29 April 2012


Chocolate is produced from the seeds of Cacao tree. Cocoa beans are very bitter in taste so it has to be fermented to develop the flavor.

After fermentation, the beans are dried, cleaned, and then roasted, and the shell is removed to produce cacao nibs. The nibs are then ground to cocoa mass, pure chocolate in rough form. Because this cocoa mass usually is liquefied then molded with or without other ingredients, it is called chocolate liquor. The liquor also may be further processed into two components: cocoa solids and cocoa butter. Cocoa solids, cocoa butter, and sugar mix is your chocolate.
Types of Chocolates :

Dark chocolate : Bitter or Unsweetened baking chocolate contains primarily cocoa solids and cocoa butter in varying proportions. Dark chocolate is produced by adding fat and sugar to the cacao mixture. Dark chocolate, with its high cocoa content, is a rich source of epicatechin and gallic acid, which are thought to possess cardioprotective properties.

Sweet chocolate : Much of the chocolate consumed today is in the form of combining cocoa solids, cocoa butter or other fat, and sugar. sweet chocolate requires about  15 to 35 % concentration of chocolate liquor or cocoa solids.

White Chocolate : Milk chocolate is sweet chocolate that additionally contains milk powder or condensed milk. White chocolate contains cocoa butter, sugar, and milk but no cocoa solids. White chocolate does not contain any theobromine, meaning it can be consumed by animals. It is usually not used for cooking purpose.

Cocoa solids contain alkaloids such as theobromine and phenethylamine, which have physiological effects on the body. It has been linked to serotonin levels in the brain. Some research found that chocolate, eaten in moderation, can lower blood pressure.  The presence of theobromine renders chocolate toxic to some animals, especially dogs and cats.

Types of Cocoa beans :

The three main varieties of cacao beans used in chocolate are criollo, forastero, and trinitario.
Representing just five percent of all cocoa beans grown, criollo is the rarest and most expensive cocoa on the market, and is native to Central America, the Caribbean islands and the northern tier of South American states. Criollos are particularly difficult to grow, as they are vulnerable to a variety of environmental threats and produce low yields of cocoa per tree. The flavor of criollo is described as delicate yet complex, low in classic chocolate flavor, but rich in "secondary" notes of long duration. Yes it is the most expensive cocoa bean.
The most commonly grown bean is forastero, a large group of wild and cultivated cacaos, most likely native to the Amazon basin. The African cocoa crop is entirely of the forastero variety. The source of most chocolate marketed, forastero cocoas are typically strong in classic "chocolate" flavor, but have a short duration and are unsupported by secondary flavors, producing "quite bland" chocolate.
Trinitario is a natural hybrid of criollo and forastero. Trinitario originated in Trinidad after an introduction of forastero to the local criollo crop. Nearly all cacao produced over the past five decades is of the forastero or lower-grade trinitario varieties.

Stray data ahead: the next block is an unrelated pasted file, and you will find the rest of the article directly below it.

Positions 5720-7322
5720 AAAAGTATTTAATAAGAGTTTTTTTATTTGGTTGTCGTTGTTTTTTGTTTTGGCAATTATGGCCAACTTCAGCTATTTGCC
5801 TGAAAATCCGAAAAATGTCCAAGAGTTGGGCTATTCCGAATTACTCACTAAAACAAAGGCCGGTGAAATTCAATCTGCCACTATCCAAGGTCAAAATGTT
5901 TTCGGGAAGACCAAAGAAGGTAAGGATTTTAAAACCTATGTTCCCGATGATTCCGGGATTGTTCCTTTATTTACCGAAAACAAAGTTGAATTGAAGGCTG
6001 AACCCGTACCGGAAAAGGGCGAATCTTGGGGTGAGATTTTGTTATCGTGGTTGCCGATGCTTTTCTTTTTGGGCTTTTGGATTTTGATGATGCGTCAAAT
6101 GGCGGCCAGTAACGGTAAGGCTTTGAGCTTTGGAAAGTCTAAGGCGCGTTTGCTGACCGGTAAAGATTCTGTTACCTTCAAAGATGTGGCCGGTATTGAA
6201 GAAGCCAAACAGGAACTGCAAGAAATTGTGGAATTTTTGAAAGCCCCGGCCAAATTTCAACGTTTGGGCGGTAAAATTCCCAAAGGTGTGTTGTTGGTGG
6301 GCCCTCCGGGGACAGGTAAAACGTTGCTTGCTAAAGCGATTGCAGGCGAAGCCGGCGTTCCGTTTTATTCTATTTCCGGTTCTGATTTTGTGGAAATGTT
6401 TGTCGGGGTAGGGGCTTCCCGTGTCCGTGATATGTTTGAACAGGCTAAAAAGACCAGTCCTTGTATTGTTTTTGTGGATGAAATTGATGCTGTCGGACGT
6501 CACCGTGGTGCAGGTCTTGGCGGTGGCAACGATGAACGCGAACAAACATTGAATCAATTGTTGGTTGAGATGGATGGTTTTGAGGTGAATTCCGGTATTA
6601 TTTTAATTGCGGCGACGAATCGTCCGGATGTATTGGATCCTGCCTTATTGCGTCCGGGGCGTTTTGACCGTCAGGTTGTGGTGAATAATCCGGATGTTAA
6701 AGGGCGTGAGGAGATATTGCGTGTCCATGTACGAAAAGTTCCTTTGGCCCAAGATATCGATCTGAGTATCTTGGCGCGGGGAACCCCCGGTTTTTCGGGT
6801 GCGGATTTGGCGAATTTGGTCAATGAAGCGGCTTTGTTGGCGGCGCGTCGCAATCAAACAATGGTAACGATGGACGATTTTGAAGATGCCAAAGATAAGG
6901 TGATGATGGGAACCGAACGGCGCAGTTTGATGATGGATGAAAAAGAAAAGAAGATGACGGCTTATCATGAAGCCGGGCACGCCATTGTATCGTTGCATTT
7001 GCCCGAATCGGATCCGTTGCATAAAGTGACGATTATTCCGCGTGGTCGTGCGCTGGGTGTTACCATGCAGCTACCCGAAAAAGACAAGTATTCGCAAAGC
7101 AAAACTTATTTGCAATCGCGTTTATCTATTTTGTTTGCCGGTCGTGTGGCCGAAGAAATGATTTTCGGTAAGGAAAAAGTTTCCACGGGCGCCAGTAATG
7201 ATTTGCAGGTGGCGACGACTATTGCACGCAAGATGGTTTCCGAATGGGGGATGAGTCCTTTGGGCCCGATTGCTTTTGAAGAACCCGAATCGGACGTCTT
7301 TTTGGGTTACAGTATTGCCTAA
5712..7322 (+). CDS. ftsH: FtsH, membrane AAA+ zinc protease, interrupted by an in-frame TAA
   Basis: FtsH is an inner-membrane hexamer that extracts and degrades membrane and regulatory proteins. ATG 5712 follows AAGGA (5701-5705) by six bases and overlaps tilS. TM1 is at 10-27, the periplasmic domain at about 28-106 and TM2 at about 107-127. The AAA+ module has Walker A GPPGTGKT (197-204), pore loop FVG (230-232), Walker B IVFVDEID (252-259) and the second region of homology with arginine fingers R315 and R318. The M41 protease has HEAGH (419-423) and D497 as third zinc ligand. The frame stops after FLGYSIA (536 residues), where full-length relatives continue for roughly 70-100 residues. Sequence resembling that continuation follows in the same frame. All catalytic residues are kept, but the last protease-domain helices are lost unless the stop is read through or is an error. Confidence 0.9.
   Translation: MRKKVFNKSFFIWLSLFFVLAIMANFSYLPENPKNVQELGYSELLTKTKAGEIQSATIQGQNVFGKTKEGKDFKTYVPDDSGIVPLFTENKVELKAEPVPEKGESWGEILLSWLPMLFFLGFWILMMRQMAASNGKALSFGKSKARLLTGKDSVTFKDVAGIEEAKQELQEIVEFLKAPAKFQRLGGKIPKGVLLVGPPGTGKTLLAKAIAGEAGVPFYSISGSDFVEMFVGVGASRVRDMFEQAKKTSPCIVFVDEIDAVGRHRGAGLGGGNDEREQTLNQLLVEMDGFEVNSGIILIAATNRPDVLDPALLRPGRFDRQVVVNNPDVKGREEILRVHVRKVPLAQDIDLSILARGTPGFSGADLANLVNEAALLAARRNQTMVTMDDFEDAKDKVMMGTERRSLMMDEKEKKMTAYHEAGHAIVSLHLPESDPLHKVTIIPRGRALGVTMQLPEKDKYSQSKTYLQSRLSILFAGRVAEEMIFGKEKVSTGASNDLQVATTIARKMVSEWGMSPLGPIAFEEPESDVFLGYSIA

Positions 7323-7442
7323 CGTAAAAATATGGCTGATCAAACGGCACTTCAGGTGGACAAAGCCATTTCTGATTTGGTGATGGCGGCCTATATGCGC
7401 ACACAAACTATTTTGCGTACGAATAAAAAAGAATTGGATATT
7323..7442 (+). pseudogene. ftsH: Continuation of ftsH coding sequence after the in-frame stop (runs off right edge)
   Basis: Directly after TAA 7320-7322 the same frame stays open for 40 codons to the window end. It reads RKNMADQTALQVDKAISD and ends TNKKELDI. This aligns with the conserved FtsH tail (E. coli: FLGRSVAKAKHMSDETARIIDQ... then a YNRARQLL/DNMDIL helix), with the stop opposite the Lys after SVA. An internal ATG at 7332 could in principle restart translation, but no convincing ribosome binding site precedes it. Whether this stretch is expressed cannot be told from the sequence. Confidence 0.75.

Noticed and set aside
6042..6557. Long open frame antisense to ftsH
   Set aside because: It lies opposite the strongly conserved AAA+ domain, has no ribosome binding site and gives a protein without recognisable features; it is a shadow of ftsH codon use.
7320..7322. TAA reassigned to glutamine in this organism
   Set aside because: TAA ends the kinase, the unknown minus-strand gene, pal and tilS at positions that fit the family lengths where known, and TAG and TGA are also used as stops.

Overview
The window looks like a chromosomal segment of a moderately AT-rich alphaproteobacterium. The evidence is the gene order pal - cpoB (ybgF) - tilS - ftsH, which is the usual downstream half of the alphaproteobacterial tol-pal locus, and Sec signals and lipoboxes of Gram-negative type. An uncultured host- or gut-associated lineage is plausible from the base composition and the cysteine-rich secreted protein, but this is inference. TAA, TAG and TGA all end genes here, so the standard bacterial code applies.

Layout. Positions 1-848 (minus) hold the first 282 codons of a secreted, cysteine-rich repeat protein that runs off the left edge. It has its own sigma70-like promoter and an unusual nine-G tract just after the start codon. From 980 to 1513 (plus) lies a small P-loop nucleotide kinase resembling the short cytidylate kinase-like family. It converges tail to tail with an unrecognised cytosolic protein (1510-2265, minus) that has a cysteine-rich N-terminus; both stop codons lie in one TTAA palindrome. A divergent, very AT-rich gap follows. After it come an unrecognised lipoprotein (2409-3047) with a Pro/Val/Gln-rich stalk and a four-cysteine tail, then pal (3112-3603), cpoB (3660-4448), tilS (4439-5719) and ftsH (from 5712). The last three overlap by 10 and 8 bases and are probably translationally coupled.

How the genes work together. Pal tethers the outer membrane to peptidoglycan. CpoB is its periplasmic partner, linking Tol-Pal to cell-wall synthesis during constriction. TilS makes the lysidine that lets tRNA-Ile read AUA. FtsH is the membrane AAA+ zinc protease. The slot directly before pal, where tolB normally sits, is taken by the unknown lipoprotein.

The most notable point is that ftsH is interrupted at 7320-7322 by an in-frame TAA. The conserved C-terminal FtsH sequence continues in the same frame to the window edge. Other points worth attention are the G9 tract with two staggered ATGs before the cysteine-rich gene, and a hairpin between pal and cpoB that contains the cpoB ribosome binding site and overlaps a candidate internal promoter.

Making of Chocolate :

Cocoa beans Processing :

Cacao pods are harvested by cutting the pods from the tree using a machete, or by knocking them off the tree using a stick. The beans with their surrounding pulp are removed from the pods and placed in piles or bins, allowing access to microorganisms so that fermentation of the pectin-containing material can begin. The fermentation process, which takes up to seven days, also produces several flavor precursors, eventually resulting in the familiar chocolate taste.
It is important to harvest the pods when they are fully ripe because if the pod is unripe, the beans will have low cocoa butter content, or there will be insufficient sugars in the white pulp for fermentation, resulting in a weak flavor. After fermentation, the beans must be quickly dried to prevent mold growth. Climate and weather permitting, this is done by spreading the beans out in the sun from five to seven days.
 The dried beans are then transported to a chocolate manufacturing facility. The beans are cleaned (removing twigs, stones, and other debris), roasted, and graded. Next, the shell of each bean is removed to extract the nib. Finally, the nibs are ground and liquefied, resulting in pure chocolate in fluid form: chocolate liquor. The liquor can be further processed into two components: cocoa solids and cocoa butter.

Blending :

Chocolate liquor is blended with the cocoa butter in varying quantities to make different types of chocolate or couvertures. The basic blends of ingredients for the various types of chocolate (in order of highest quantity of cocoa liquor first), are as follows:
Usually, an emulsifying agent, such as soy lecithin, is added, though a few manufacturers prefer to exclude this ingredient for purity reasons and sometimes at the cost of a perfectly smooth texture. Some manufacturers are now using an artificial emulsifier derived from castor oil that allows them to reduce the amount of cocoa butter while maintaining the same mouthfeel.
The texture is also heavily influenced by processing, specifically conching. The more expensive chocolate tends to be processed longer and thus have a smoother texture and mouthfeel, regardless of whether emulsifying agents are added.
Producers of high quality, small batch chocolate argue that mass production produces bad quality chocolate. Some mass-produced chocolate contains much less cocoa (as low as 7% in many cases), and fats other than cocoa butter. Vegetable oils and artificial vanilla flavor are often used in cheaper chocolate to mask poorly fermented and/or roasted beans.
In 2007, the Chocolate Manufacturers Association in the United States lobbied the Food and Drug Administration to change the legal definition of chocolate to let them substitute partially hydrogenated vegetable oils for cocoa butter, in addition to using artificial sweeteners and milk substitutes. Currently, the U.S. Food and Drug Administration (FDA) do not allow a product to be referred to as "chocolate" if the product contains any of these ingredients. 

Conching :